* German Bund yields hits 0.54 pct
* German coalition agreement boosts sentiment
* Italian 10-year yields down 6 bps
* Other euro zone yields flat to 1-2 bps lower (Updates prices, adds US data)
LONDON, Jan 12 (Reuters) - Euro zone bond yields fell on Friday, with German yields pulling back from five-month peaks after a top European Central Bank official played down the risk of an imminent rate hike.
Bond yields rose sharply on Thursday after the accounts of the latest ECB meeting showed policymakers were preparing for a change in their message to reflect an improved economic outlook for the euro zone.
But Bundesbank President Jens Weidmann, normally one of the staunchest critics of the ECB's ultra-easy policy, said late on Friday the risk of an imminent hike in the ECB's interest rates was low.
Germany's benchmark 10-year Bund yield, which had hit a five-month high at 0.54 percent earlier in the day, was last down 2 basis points at around 0.51 percent.
Borrowing costs in southern Europe, outperforming after news of an outline deal in Germany between Chancellor Angela Merkel and Social Democrat (SPD) that could pave the way for a coalition government, fell further.
The news of progress towards a German coalition pushed the euro to a three-year high.
The SPD are considered heavily pro-Europe, with leader Martin Schulz last year arguing for closer ties and calling for a "United States of Europe".
Italy's 10-year government bond yield was down 8 basis points at 1.98 percent and the spread over the German equivalent was at its tightest since mid-December at 146 basis points at one stage.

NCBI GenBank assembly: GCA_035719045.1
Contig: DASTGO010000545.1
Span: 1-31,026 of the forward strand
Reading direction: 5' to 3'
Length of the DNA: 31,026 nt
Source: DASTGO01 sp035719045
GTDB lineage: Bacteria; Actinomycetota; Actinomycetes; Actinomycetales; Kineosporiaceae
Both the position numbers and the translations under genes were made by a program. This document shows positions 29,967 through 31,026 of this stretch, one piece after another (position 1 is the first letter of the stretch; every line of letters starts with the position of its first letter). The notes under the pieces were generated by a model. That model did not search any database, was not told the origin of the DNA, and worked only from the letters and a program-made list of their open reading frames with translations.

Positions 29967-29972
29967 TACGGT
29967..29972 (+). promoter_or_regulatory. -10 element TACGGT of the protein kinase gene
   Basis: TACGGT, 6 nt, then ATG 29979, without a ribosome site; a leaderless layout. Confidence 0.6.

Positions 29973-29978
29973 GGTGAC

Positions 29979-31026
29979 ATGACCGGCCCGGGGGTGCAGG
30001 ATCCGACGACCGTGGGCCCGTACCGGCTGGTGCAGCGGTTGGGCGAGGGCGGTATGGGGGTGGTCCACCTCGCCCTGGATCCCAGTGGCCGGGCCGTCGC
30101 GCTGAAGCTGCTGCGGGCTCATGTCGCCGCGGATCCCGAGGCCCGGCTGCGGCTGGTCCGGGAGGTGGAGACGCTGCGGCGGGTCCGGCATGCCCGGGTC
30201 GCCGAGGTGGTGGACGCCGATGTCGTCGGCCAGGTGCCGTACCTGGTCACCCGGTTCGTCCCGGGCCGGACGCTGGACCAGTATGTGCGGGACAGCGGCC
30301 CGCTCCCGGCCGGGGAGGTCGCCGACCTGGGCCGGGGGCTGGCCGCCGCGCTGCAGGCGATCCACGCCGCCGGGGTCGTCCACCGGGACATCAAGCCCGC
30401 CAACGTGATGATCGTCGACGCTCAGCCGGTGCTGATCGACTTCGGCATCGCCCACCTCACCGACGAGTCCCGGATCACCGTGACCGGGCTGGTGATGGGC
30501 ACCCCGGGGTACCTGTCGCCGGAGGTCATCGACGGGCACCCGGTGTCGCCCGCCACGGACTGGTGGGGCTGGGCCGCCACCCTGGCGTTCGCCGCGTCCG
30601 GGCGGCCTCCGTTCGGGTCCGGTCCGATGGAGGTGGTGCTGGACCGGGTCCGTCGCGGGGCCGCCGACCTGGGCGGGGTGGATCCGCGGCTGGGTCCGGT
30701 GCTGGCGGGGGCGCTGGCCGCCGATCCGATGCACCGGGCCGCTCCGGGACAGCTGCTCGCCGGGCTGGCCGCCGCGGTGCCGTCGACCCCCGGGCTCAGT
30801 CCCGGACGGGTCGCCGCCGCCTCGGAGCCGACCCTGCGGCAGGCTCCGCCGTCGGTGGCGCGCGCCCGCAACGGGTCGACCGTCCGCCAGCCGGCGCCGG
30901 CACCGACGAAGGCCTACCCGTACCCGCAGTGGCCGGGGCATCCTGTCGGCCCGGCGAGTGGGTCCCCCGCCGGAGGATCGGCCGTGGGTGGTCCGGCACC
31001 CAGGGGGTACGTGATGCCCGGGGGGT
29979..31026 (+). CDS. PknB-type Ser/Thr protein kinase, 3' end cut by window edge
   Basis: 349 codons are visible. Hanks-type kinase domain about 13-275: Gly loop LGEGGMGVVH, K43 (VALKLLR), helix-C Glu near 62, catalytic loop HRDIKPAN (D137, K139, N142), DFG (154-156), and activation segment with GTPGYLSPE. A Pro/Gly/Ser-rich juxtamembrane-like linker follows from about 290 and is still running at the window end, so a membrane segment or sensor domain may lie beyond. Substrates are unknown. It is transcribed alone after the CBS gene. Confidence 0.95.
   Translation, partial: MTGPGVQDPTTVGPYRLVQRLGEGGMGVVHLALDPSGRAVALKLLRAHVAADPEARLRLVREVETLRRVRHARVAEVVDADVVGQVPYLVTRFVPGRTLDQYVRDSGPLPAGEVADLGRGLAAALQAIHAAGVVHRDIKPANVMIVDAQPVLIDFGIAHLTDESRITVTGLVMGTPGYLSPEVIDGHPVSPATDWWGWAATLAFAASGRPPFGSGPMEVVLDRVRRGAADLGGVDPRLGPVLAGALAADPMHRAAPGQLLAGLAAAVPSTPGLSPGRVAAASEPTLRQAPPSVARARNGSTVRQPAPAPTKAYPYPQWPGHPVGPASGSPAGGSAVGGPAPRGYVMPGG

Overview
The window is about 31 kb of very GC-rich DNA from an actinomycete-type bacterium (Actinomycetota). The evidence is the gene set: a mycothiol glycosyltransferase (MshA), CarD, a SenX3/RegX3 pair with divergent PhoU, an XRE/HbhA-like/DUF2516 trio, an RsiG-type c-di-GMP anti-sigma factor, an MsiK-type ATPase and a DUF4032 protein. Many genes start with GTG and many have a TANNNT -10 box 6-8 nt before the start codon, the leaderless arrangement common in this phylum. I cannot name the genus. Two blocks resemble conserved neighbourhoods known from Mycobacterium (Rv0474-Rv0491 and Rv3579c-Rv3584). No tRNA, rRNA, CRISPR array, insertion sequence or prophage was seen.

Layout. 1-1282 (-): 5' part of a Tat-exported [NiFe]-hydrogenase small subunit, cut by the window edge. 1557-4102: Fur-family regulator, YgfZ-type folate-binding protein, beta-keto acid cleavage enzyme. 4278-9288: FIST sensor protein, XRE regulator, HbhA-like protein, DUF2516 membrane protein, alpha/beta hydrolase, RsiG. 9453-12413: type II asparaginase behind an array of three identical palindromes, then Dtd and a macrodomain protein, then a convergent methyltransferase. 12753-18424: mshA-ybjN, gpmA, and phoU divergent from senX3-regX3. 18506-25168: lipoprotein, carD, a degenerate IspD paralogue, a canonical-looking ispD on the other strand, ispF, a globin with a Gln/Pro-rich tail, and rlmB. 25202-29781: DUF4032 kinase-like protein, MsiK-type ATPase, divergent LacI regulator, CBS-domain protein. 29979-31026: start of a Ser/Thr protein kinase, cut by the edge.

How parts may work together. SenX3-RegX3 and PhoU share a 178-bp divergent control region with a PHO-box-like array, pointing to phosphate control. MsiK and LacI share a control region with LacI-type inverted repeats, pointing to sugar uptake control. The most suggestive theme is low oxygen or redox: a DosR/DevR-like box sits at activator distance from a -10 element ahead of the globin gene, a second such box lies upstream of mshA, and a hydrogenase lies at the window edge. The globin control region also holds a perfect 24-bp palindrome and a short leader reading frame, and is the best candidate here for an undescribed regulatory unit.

Italian bond yields were set for their biggest one-day fall since early November.
Spanish 10-year yields were down 4 bps on the day at 1.51 percent.
"There's been an out-performance today by the two ... which coincides with the news coming out of Germany," said ABN AMRO senior fixed income strategist Kim Liu.
Robust U.S. inflation data had put some upward pressure on euro zone bond yields, but that proved fleeting in the wake of Weidmann's remarks.
Underlying U.S. consumer prices posted their biggest gain in 11 months in December, bolstering expectations about a pickup in domestic inflation and about Federal Reserve interest rate hikes this year.
Two-year U.S. Treasury yields jumped to over 2 percent to their highest since September 2008.
Bond markets globally have been rattled this week by signs that major central banks could step back extraordinary monetary stimulus sooner rather than later.
Money markets now price in a 70 percent chance of a 10 basis point hike from the European Central Bank by year-end.
"Markets will stay nervous until (ECB president) Draghi provides his views on the aggressive repricing and euro appreciation two weeks from now," said Commerzbank strategist Michael Leister.
(Reporting by Abhinav Ramnarayan Saikat Chatterjee; Editing by Jon Boyle)